The next most recent limb transplant took place in January of 1999 (4) – just under five years ago. We therefore cannot know the long term effects of limb transplants. Of renal and liver transplants, which have a much longer history and broader base than do limb transplants, only 30-60% last at least fifteen years before a second transplant is needed. (6) Heart transplant patients, which require similar dosages of immunosuppressant drugs to those of limb transplant patients, have an annual risk of lymphoma of 0.3%. Assuming that this risk is the same for limb transplant patients, Matthew Scott, for example, who was 37 when he received his new hand, has a lymphoma risk alone at 12.9%, assuming his natural life expectancy is 80 (8), as well as risks of other diseases. It must also be taken into consideration, however, that renal, liver, and heart transplant recipients are typically already sick when they receive their transplants. Limb transplant patients, though missing limbs, are otherwise in good health. They could therefore have a lower risk of disease.
The picture thus far looks dismal, but it is important to remember that for many amputees, life itself can be dismal. People missing one or both hands are unable to perform, or perform with difficulty, many tasks that the rest of the population takes for granted, such as shaving, cooking, and carrying large objects. They are also greatly debilitated in their capacity for human touch, which is so dependant on the hand (9). There are also cosmetic benefits of having two hands. Although these, in comparison to the functional benefits, are small, they must still be taken into consideration. The constant stares and unusual treatment received by those without two hands can be traumatizing.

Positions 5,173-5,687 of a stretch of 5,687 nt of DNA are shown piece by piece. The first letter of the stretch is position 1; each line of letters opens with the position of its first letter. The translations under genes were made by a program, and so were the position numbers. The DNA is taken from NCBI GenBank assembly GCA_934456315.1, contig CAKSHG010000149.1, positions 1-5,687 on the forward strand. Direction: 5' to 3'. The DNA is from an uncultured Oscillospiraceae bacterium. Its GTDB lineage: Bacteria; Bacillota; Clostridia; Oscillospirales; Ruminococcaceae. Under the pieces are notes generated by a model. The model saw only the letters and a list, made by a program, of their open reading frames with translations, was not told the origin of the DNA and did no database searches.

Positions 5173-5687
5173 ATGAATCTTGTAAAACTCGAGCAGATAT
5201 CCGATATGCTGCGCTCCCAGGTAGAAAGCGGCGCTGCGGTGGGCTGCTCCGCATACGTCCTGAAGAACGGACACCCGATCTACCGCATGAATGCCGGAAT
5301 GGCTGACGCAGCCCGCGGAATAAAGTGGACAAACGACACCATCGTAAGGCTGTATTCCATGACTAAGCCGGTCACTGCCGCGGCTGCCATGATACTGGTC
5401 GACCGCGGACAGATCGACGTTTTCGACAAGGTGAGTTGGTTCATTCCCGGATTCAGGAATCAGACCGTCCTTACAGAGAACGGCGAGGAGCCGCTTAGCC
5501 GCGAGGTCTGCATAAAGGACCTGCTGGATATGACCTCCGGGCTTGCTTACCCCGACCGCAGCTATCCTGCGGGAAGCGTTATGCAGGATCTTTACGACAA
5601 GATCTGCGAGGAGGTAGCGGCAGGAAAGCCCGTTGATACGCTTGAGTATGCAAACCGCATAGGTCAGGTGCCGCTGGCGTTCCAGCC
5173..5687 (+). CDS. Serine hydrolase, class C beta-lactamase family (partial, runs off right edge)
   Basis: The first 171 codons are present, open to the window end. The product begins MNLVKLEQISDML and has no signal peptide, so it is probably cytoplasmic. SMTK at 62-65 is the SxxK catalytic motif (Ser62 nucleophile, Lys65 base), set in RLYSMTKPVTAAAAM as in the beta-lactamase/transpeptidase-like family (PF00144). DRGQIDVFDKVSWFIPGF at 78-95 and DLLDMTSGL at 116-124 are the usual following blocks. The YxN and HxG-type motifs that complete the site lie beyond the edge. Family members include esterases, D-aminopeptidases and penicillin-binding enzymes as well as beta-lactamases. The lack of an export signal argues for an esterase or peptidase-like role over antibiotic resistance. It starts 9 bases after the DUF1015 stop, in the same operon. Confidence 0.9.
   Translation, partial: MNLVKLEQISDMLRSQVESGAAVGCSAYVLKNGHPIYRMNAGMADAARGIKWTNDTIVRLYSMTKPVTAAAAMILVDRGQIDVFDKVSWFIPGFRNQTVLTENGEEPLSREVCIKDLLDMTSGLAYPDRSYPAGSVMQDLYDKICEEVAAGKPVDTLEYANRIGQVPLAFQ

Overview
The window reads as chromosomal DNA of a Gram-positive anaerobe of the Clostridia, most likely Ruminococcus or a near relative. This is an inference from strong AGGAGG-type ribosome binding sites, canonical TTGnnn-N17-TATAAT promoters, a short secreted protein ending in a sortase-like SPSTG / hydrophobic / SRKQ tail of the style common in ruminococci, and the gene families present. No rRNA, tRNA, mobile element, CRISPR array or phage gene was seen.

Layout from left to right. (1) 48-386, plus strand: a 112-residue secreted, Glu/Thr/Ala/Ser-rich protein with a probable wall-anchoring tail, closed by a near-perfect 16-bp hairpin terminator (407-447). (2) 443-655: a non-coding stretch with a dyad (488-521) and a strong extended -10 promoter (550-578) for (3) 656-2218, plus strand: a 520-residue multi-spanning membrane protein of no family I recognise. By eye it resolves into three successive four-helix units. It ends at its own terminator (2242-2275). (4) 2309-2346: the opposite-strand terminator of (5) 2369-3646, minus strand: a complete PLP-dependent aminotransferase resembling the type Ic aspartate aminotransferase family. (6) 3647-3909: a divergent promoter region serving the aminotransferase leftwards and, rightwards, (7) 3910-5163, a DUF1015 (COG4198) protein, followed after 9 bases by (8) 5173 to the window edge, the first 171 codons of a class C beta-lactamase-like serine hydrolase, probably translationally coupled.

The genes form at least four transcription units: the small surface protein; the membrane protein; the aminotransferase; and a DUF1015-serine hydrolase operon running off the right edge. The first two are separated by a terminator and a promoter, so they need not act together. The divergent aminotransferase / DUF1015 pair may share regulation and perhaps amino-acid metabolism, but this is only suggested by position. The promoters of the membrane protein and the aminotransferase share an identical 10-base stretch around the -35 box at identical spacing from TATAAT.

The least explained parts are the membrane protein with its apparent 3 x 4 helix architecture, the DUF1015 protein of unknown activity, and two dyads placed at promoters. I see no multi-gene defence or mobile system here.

Although limb transplant patients may never regain the full function of their new limbs, limb transplants make possible much more than do prostheses. After just two months, Jerry Fisher could toss a ball, use a paddle, tie and untie his shoes, and lift and carry a 35-pound crate. He was also ecstatic about his newfound ability to "Pick up the baby every morning just to hold him." After two years, Matthew Scott could throw a baseball, swing a light bat, write his name, feel the sensations of hot and cold, tie his shoes, pick up checkers, and use his cellular phone (7).
After reviewing the near exhaustive list of disadvantages and the comparatively short list of advantages, one would be tempted to render limb transplants simply unethical and selfish on the parts of both surgeon and recipient. After all, lives are not at risk with the loss of a limb as they are when organ transplants are necessary (6). However, it is not the quantity of disadvantages versus advantages that is at issue. Rather, it is their quality. One can never know the feeling of being without one or more limbs until one or more limbs are lost. One cannot judge Jerry Fisher as being selfish for wanting to pick up his baby son. One should not accuse the doctors who perform these highly controversial operations of being simply ambitious when they are greatly contributing to the field of medicine. As long as they have informed the patients of both the advantages and the risks of this new surgery and have psychologically tested the patients before going through with the operation, they have fulfilled what I feel are their ethical obligations.